From their respective annual reports, a user can fairly quickly see how they compare on the percentage of revenue coming from international operations, using the tools provided in EDGAR Online's iMetrix service that runs on top of the database it maintains of all available XBRL reports.

Apple draws 56% of its revenue from markets other than the United States. Pretty good. But Applied Materials is at 86%, which would seem to indicate that it's much more adept at expanding and operating abroad.

But what really matters is what you take to the bottom line. Which might lead a fund manager to want to look at the data produced by drilling into the tag for "EffectiveIncomeTaxRateContinuingOperations" and some related fields.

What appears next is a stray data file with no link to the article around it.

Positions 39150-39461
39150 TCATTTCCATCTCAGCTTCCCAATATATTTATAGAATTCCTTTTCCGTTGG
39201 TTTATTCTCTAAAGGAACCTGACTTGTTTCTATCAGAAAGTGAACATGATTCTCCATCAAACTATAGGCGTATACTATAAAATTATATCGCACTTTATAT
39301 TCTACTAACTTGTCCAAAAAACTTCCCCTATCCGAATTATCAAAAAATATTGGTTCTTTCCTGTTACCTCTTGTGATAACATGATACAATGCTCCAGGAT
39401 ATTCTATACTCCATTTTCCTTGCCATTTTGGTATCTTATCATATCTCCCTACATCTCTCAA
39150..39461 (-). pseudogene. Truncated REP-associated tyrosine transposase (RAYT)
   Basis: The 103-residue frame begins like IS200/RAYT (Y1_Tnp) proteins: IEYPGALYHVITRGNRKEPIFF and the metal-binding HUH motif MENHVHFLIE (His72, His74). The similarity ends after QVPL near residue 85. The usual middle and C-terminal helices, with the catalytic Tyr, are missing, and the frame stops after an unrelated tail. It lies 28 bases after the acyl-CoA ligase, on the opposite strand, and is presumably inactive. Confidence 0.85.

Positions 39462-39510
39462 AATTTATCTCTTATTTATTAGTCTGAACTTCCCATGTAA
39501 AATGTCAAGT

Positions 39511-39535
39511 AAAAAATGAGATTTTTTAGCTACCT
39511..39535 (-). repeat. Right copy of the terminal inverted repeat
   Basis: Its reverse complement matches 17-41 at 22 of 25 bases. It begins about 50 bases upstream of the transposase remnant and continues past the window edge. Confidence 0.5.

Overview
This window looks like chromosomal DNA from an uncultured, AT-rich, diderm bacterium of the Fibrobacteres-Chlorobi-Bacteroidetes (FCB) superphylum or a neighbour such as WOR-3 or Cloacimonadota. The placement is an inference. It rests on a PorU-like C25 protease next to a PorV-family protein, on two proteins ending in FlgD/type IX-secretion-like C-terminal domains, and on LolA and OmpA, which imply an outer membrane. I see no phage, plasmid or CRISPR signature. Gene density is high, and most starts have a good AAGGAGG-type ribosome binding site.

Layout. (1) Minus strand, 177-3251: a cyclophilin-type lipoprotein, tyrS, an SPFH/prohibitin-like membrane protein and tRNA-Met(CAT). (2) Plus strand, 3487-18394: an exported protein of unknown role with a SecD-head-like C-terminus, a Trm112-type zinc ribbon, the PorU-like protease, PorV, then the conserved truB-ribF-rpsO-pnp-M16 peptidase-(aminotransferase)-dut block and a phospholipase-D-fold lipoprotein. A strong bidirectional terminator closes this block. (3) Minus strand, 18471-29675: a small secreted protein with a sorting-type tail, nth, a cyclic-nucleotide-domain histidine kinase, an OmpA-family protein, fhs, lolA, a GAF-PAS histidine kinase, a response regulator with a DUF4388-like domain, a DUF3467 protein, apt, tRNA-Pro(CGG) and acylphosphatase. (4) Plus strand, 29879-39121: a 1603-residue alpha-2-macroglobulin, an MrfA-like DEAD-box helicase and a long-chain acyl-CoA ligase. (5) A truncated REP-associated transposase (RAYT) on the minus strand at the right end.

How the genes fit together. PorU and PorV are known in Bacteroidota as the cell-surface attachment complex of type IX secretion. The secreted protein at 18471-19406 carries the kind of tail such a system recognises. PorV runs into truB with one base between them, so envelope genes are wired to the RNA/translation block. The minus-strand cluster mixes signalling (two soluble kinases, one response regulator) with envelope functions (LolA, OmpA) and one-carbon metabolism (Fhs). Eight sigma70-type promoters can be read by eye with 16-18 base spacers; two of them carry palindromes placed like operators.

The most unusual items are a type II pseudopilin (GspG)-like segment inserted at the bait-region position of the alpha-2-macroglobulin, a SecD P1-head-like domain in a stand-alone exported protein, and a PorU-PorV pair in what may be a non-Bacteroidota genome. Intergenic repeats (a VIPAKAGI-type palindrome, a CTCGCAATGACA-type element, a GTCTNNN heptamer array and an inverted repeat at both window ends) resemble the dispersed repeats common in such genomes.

The effective income tax rate for continuing operations for Apple? Twenty-four percent. For Applied Materials? Thirty-two percent. Fifty percent higher.

The manager still has to figure out what Apple is doing that keeps its tax rate down, in such dramatic fashion. But either Apple is doing a great job of managing foreign taxes on its operations or Applied Materials is a laggard. Or both. And, given that Applied Materials does 86% of its business abroad, the manager probably wants to call Applied Materials first, to get a line on what's going on. Or is not going on.


XBRL 'Factor'


Similarly, a manager might want to figure out if there are risks in holding shares in firms with unfunded pension liabilities. In this case, the manager uses fields that are tagged in ways that define the assumptions used in calculating long-term returns on pension assets.